As those who are experienced in the art will know, cycle touring can be an extremely rewarding, yet arduous adventure. This is largely dependent upon your desired route and the countries of which you have an appetite to visit. When planning to cycle through such unforgiving countries, Kyrgyzstan, China, Pakistan, India and Nepal, Jacob and I were fully aware of what this entailed. Despite the formidable mountain passes and decreasing oxygen levels and with only a feeble amount of cycle touring experience between the two of us, we were confident that we had the minerals necessary to take on such a challenge.
We were both in high spirits as we set off from Osh. Cycling down the E007, the road to Sary-Tash. The traffic was sparse, the roads were in good condition and the air was cool with a gentle morning breeze. We cycled for four hours and made good headway. By 11:00 the heat was already becoming intense. Not yet acclimatised to the late summer extremes of central Asia, we hunkered down at a sheltered bus stop where we encountered our first fellow cycle tourers who were midway through a round-the-world tour. After a brief introduction and a quick exchange of information of the routes ahead they continued their way westwards to Osh. I was envious of their loose, cool Turkish cotton shirts to keep the sun off their skin. That being said, I made note to unpack my one and only long sleeved shirt to don the following morning.
The scenery soon changed from streets lined with houses and industrial buildings to rolling hills, baron and parched from the scorching sun. As the road met and ran parallel with the Mashrapsay-suu River the endless rolling hills started to tower above us, the valley floor deepened. As the road turned south the landscape transformed to shades of green as our view turned to the north facing slopes, which are sheltered for much of the day from the direct heat. As we cycled through small villages the children would run out waving “Hello!” and high five us as we cycled past, seemingly not surprised to see our overloaded bicycles, they must be accustomed to cycle tourists passing by.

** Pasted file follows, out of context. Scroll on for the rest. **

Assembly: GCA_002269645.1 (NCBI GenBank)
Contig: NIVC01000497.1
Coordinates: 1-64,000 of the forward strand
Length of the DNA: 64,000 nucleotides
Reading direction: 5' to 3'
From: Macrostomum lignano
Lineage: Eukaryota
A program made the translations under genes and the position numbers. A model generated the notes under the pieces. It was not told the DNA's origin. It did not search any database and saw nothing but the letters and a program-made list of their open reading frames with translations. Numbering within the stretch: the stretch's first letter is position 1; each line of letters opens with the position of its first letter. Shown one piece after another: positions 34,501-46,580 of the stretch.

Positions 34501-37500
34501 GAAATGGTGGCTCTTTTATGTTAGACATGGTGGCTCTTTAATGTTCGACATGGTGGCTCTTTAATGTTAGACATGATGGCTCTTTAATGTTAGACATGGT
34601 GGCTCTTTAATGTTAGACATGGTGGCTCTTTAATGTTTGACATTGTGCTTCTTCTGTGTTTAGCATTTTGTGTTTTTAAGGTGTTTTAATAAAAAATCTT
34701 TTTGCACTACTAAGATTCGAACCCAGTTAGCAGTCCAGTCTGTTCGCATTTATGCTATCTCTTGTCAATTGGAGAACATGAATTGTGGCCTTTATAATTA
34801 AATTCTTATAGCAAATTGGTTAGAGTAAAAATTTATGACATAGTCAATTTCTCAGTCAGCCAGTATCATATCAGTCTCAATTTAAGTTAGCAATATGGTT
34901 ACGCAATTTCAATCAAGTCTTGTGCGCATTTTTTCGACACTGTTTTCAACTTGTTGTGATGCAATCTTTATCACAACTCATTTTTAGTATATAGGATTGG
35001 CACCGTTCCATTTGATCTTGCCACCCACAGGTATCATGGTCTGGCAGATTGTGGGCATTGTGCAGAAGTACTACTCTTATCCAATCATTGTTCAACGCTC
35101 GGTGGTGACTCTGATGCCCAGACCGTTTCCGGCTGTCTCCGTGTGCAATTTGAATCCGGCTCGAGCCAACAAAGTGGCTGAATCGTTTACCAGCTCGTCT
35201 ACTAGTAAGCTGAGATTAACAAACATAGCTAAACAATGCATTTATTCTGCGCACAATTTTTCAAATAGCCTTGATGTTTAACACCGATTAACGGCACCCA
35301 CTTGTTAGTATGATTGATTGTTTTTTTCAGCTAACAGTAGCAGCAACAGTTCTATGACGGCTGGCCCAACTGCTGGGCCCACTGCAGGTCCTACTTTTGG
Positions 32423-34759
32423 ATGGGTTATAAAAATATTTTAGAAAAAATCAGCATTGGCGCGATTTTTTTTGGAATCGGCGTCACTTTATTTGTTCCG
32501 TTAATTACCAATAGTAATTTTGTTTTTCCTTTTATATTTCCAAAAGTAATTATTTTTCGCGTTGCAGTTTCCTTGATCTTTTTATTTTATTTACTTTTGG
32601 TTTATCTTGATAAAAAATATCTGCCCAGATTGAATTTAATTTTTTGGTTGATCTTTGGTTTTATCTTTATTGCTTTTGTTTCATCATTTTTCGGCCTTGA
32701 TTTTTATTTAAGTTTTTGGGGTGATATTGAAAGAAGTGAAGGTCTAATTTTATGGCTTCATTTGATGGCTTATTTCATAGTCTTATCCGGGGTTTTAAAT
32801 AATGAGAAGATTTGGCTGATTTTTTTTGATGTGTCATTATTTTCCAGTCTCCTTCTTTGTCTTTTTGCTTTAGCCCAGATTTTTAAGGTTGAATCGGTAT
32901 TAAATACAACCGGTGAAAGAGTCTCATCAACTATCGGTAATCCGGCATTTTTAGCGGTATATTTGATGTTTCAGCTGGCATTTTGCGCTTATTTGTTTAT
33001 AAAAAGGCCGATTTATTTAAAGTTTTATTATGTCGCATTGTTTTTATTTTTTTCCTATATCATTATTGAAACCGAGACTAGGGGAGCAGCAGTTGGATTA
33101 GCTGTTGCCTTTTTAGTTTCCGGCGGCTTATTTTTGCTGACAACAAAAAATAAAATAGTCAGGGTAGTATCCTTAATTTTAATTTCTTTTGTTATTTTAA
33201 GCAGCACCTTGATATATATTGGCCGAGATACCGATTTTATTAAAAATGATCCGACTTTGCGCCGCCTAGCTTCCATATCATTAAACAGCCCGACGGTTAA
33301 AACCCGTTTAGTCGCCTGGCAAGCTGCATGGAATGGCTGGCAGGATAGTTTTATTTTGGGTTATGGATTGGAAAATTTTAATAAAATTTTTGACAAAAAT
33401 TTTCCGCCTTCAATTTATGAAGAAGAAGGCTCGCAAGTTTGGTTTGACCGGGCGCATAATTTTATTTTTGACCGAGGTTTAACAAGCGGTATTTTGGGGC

Slightly anxious of spending our first night under the stars we kept our eyes open for a safe and suitable camping spot. We soon saw a flat opening just off the highway, close to the river and out of site of any wanderers. Satisfied with our progress and first day in the saddle, we made ourselves comfortable, set up the stove and cooked a delicious dish of onion, carrot, garlic, rice and red lentils with mixed spice and seasoning, a hearty dish fit for a king which became the first entry of our “Recipes On The Road.” A few inquisitive locals came and went, some said “Hello”, introduced themselves by communicating with elaborate hand signals. They simply watched questioningly as an odd, head-dressed duo made camp and settled down for the night.
Adjusting to sleeping out under canvas often takes a few days, even in the security of Snowdonia or the Lakes in the United Kingdom. Camping in Kyrgyzstan was no exception as I tossed and turned throughout the night. The morning greeted us with the pitter-patter of rain, so we held off packing up and brewed a fresh coffee. A short time later with blue skies on the horizon, we started to dismantle camp to the chorus of “Who will buy?” from the theater production “Oliver!” It is odd; the songs that get stuck in your head whilst cycle touring and this was only the morning of day two. Needless to say, this became the theme tune of the day. As we continued to gain altitude undulating green valleys opened up as small communities of Kyrgyz people who living in yurts herded their livestock. We passed more cycle tourers, most of whom had arrived in Kyrgyzstan after having cycled the Pamir Highway, Tajikistan, a spectacular and popular cycle touring route.